Metabolic processes take place constantly throughout the body. Food is broken down into small pieces, tissue is regenerated and waste products excreted. But none of these processes occurs in an uncontrolled manner. In order to prevent interactions between the various processes from descending into chaos, all the processes are regulated by circadian (24-hour) rhythms.
“You can think of it as in an orchestra,” explains Dr. Dominik Lutter, group leader at the Institute for Diabetes and Obesity (IDO) at the Helmholtz Zentrum München. “If you want to create a harmonious sound, the individual instruments can’t just start playing at random: they have to play in time. It’s exactly the same principle with metabolism, where the beat is dictated by the circadian rhythm.”
To shed light on this interaction, the scientists generated 24 hour metabolic profiles of eight different tissues simultaneously. These included the suprachiasmatic nucleus in the hypothalamus (regarded as the principal circadian pacemaker in mammals), in addition to prefrontal cortex, skeletal muscle, liver, brown and white adipose tissue, blood and sperm.
“To understand how diet impacts tissue synchronization and 24 hour metabolism we compared all this data under normal and high-fat diets,” adds IDO scientist Dr. Kenneth Dyar, first author of the study along with Dominik Lutter. “High-fat food is known to disrupt circadian rhythms and cause metabolic diseases like obesity and diabetes. This temporal view of tissue metabolism gives us better insight into how metabolism is changed in metabolic diseases, for example, in the case of obesity and diabetes.”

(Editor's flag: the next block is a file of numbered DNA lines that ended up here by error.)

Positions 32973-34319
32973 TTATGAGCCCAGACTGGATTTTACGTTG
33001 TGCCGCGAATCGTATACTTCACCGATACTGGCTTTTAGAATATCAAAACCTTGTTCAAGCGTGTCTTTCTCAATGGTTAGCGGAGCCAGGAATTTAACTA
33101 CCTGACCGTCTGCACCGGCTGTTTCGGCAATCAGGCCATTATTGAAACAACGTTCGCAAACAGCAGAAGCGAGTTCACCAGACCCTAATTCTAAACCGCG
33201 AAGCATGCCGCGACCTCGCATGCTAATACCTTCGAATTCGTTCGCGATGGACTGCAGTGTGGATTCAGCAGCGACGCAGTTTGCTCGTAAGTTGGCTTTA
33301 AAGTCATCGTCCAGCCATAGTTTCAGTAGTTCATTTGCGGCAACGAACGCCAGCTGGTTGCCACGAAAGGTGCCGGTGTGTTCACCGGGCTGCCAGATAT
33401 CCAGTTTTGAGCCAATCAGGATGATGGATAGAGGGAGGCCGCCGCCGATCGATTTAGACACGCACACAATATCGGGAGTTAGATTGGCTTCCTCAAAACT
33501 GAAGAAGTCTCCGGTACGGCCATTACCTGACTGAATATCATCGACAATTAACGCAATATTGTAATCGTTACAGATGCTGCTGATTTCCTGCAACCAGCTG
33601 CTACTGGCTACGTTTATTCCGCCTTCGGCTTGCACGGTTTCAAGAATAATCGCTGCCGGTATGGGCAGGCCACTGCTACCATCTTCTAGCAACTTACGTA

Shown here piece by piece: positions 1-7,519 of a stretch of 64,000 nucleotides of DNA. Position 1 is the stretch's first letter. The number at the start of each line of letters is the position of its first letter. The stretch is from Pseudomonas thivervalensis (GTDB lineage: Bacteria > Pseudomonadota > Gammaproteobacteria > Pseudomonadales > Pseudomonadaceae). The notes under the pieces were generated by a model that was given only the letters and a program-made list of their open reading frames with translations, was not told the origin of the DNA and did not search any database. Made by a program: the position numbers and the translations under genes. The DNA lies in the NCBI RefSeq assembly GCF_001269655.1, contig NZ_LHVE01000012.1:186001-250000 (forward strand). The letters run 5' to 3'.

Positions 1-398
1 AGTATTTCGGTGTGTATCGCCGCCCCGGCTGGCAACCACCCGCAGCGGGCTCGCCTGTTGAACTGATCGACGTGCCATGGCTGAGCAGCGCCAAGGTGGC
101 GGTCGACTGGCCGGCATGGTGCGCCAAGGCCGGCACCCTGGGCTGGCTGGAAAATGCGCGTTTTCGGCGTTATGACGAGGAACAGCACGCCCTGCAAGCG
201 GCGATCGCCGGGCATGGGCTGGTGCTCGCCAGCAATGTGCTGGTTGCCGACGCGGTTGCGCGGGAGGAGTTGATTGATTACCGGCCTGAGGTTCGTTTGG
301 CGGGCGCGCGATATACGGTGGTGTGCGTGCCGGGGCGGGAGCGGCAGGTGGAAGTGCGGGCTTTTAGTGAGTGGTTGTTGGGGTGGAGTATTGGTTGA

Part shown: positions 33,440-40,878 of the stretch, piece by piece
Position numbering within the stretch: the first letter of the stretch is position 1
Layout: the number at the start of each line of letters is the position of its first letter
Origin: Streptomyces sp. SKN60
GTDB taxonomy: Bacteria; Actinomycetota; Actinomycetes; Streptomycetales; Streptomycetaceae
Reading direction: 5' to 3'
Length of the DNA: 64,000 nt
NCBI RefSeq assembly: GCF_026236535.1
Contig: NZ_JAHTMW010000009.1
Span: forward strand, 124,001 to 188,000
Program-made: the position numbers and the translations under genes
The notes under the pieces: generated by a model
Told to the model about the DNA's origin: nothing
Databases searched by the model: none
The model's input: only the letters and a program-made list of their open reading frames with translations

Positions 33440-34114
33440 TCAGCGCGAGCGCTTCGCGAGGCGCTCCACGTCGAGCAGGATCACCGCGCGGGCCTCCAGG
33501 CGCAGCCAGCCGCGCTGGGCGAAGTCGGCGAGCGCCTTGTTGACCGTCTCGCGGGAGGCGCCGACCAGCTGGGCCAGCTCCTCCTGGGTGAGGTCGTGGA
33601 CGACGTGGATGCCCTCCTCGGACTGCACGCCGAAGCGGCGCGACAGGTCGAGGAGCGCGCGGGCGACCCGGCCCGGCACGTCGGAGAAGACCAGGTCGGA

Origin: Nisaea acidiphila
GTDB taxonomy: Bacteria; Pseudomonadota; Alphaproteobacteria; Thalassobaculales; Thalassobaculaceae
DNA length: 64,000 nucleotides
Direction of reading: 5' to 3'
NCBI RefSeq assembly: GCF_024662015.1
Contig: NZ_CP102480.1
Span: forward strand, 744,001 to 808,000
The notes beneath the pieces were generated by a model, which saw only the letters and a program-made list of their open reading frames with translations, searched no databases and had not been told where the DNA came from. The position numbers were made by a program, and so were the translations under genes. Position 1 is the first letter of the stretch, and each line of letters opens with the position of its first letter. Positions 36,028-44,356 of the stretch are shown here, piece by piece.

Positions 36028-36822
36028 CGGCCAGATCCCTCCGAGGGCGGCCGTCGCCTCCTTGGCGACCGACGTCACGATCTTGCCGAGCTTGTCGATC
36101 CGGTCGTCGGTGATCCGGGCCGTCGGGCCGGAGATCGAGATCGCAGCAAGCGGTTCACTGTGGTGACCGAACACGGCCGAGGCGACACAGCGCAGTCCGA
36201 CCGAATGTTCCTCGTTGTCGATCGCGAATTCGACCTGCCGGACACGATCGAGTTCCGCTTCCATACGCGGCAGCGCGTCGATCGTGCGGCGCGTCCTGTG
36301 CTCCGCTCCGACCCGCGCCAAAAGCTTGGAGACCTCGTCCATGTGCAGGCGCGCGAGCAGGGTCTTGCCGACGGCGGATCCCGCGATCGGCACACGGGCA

Excess calories from fat upset metabolic rhythms
The researchers were also able to observe how high-fat food consumption disrupts tissue metabolism. “In muscle tissue, for instance, we noticed that energy generation from fat and sugar occurred separately and in a very orderly sequence under conditions of energy balance,” Kenneth Dyar explains. “However, under high fat diet, this typical pattern broke down completely and fat metabolism dominated. These changes have major implications for how diet can contribute to development of muscle insulin resistance.”
Overall, the study provides an overview of the metabolic processes taking place in the respective tissue at any given time, and also reveals previously unknown links. From that, the authors say, one can also deduce the most promising time frames for administering metabolically effective medication. “To come back to the image of an orchestra, we now have an initial score of the metabolism in our hand, and we understand the delicate interplay between the instruments,” Dominik Lutter says in conclusion. “What we want to do next is learn how to make everyone in the orchestra play in unison if they are out of tune.”
The study was supervised by Professor Paolo Sassone-Corsi (University of California, Irvine), Dr. Kristin Eckel-Mahan (University of Texas Health Science Center at Houston) as well as by Professor Jerzy Adamski and Professor Matthias Tschöp from the Helmholtz Zentrum München. In August 2018, Professor Tschöp was appointed CEO of the Helmholtz Zentrum München.